Social Media in the Classroom

By C. Michael Elavsky, The Pennsylvania State University

Utilizing interactive media in the contemporary classroom is an important and emerging trend for how such technologies can potentially facilitate greater student engagement with course content, dynamics and other participants therein. This is especially relevant for the large lecture hall, where anonymity, unilateral knowledge transfer (from professor to student), and banking concepts of education (Freire, 1970) are generally the norm. Incorporating Twitter, Google Apps, and the Harvard Moderator Question Tool (HMQT) ( into such courses encourages the students to contribute more substantively both to the evolving classroom discourse surrounding the themes and discussions therein, as well as the very course design itself by employing these “disruptive” technologies (Camplese and McDonald, 2010) in constructive ways which actually solicit greater student collaborative participation.

The large lecture hall implicitly erases student identity and stifles student participation. Utilizing social media provides avenues to offset these tendencies by giving the students a(nother) ‘voice’ both in-class (through backchannels) and in relation to developing the overall course objectives and assessment processes. Specifically, they allow for more extended, inclusive, and multi-faceted conversations to occur in class (and beyond), linking course content and insights more effectively to the real world experiences and the diverse perspectives the students bring to the course (Anyanwu, 2003). Additionally, they can actually foster an environment for collaborative, self-directed learning in the ways they provide specific avenues by which student input can inform the course design (Tapscott, 2008). Doing so allows the students to take ownership of the knowledge parameters of the course and develop their critical literacy as well as skill sets in relation to these technologies in ways which have real-world applications well beyond the course.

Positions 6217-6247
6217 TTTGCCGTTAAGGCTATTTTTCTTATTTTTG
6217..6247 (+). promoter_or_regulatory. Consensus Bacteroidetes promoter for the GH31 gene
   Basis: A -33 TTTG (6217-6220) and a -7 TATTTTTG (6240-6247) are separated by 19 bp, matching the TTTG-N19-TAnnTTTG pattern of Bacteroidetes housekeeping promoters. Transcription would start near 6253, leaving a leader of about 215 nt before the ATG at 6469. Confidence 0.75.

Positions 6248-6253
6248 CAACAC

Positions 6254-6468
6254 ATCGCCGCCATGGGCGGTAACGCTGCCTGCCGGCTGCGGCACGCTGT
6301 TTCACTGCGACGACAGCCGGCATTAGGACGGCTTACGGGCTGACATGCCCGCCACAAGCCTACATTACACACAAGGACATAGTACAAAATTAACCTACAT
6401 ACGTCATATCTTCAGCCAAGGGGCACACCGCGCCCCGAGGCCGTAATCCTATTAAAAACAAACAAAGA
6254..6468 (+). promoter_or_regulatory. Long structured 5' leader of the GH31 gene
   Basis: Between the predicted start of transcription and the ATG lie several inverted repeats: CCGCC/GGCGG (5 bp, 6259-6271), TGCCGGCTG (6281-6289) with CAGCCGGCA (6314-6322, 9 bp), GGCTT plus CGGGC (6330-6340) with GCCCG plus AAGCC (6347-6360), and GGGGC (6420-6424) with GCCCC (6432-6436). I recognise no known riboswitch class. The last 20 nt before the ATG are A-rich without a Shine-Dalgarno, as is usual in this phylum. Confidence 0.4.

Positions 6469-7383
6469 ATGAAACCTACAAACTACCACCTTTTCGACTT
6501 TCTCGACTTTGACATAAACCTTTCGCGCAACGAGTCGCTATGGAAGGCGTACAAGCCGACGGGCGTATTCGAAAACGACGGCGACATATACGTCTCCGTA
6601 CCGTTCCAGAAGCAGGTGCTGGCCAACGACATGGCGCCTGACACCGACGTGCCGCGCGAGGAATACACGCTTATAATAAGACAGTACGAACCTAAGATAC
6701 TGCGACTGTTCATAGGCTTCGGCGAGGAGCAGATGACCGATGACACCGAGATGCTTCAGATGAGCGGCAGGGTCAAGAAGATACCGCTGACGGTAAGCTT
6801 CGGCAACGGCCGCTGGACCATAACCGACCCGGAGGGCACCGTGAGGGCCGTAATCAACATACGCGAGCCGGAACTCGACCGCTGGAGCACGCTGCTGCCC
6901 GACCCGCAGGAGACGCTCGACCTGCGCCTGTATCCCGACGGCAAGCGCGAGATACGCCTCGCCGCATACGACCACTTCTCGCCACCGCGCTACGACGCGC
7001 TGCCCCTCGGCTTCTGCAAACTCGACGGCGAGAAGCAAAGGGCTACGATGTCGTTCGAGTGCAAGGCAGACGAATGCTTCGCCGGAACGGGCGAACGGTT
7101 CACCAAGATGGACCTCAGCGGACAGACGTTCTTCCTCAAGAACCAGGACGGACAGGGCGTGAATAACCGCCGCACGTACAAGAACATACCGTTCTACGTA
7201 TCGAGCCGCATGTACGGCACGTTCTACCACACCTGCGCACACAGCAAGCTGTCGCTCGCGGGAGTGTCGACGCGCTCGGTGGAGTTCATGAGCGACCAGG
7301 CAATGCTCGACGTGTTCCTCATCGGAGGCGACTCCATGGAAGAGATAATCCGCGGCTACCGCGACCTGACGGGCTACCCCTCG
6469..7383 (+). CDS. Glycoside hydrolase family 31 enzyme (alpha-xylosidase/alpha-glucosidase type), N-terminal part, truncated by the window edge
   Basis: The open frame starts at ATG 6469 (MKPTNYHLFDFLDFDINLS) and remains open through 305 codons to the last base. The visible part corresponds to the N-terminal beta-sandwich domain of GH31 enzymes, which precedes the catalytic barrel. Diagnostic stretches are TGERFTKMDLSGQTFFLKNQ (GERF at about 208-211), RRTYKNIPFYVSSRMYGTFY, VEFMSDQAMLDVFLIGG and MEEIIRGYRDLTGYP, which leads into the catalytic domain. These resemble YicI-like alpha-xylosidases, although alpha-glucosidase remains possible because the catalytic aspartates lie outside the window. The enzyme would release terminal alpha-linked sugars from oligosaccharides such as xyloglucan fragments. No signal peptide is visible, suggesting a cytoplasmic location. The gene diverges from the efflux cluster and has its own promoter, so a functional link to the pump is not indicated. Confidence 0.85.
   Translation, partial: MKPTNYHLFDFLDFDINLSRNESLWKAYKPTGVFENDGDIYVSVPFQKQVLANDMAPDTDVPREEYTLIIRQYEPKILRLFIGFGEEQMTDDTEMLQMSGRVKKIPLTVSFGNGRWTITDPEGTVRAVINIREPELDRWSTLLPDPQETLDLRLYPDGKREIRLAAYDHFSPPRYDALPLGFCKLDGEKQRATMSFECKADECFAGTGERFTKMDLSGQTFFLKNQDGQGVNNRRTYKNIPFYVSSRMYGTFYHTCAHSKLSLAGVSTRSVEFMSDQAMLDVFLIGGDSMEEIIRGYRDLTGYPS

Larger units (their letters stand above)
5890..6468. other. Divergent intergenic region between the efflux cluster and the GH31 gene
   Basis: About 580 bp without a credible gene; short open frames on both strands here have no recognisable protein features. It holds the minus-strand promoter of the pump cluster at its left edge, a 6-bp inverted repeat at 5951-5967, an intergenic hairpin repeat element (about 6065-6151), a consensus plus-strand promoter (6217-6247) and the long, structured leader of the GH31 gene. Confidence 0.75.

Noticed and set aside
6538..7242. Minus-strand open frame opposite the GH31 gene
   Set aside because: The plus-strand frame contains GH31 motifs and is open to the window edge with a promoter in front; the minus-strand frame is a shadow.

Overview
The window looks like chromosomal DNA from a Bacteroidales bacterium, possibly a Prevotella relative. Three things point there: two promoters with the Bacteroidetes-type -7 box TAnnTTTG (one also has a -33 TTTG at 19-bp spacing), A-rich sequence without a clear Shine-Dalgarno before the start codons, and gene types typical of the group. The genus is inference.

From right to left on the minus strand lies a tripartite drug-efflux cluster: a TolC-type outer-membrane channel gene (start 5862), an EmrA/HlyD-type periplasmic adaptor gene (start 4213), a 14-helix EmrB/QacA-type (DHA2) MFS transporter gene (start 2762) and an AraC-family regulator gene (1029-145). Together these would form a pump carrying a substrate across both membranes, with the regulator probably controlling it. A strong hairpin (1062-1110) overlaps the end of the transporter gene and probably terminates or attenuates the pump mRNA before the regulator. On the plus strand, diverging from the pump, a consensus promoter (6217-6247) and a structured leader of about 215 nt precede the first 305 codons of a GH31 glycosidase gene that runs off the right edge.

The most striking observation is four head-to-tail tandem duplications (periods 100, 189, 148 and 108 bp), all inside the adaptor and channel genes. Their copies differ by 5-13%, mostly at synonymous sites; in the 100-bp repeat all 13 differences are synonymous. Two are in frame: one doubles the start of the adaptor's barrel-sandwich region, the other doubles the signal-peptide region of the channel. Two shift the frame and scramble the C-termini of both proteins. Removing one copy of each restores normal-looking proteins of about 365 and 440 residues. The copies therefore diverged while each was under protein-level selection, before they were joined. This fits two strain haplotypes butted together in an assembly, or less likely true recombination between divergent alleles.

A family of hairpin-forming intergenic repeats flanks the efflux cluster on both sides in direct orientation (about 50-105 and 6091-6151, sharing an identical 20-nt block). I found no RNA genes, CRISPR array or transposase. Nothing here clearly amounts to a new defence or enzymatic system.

What Happens

At the beginning of the semester, the students are introduced (utilizing in-class and written tutorials) to Twitter, Google Apps, and HMQT, and their twitter IDs are registered with the course instructor (to help offset the potential problems related to anonymous tweeting). Employing a specific #ID with each tweet (i.e “#comm100”) serves to collectively aggregate the tweets in a stream, and this is projected live on an overhead screen during the class. This adds an unfiltered complement to the class whereby tweet content (comments, questions, examples, URL links, rebuttals, etc.) can be folded into the lecture/discussion as relevant, producing a multi-layered conversation whereby the live diachronic in-class conversation is effectively augmented synchronically by classroom tweets, dovetailing to facilitate a space whereby new forms of critical dialogue and reflection can be fostered. It is also particularly helpful for assessing student comprehension/engagement in real-time. Moreover, Twitter’s open nature means that the students can carry on the discussion beyond the classroom setting (which often occurs). Likewise, by monitoring this conversational stream and contributing input regularly, the course instructor has the opportunity to generate and expand the classroom dialogue, foster more personalized engagement with students in general, and assess the “pulse” of the class to see what is and isn’t working in terms of developing course objectives (Watkins, 2009). HMQT is particularly effective for eliciting robust participation in relation to guest speakers/panelists for how it allows students to collectively post/vote/foreground questions/issues they want the presenters to address. Moreover, all of these technologies produce an empirical record for future analysis, consideration, and conversations extending beyond the time/space constraints (i.e. ‘outsiders’ have contributed tweets) of the classroom (Naaman, Boase, & Lai, 2010).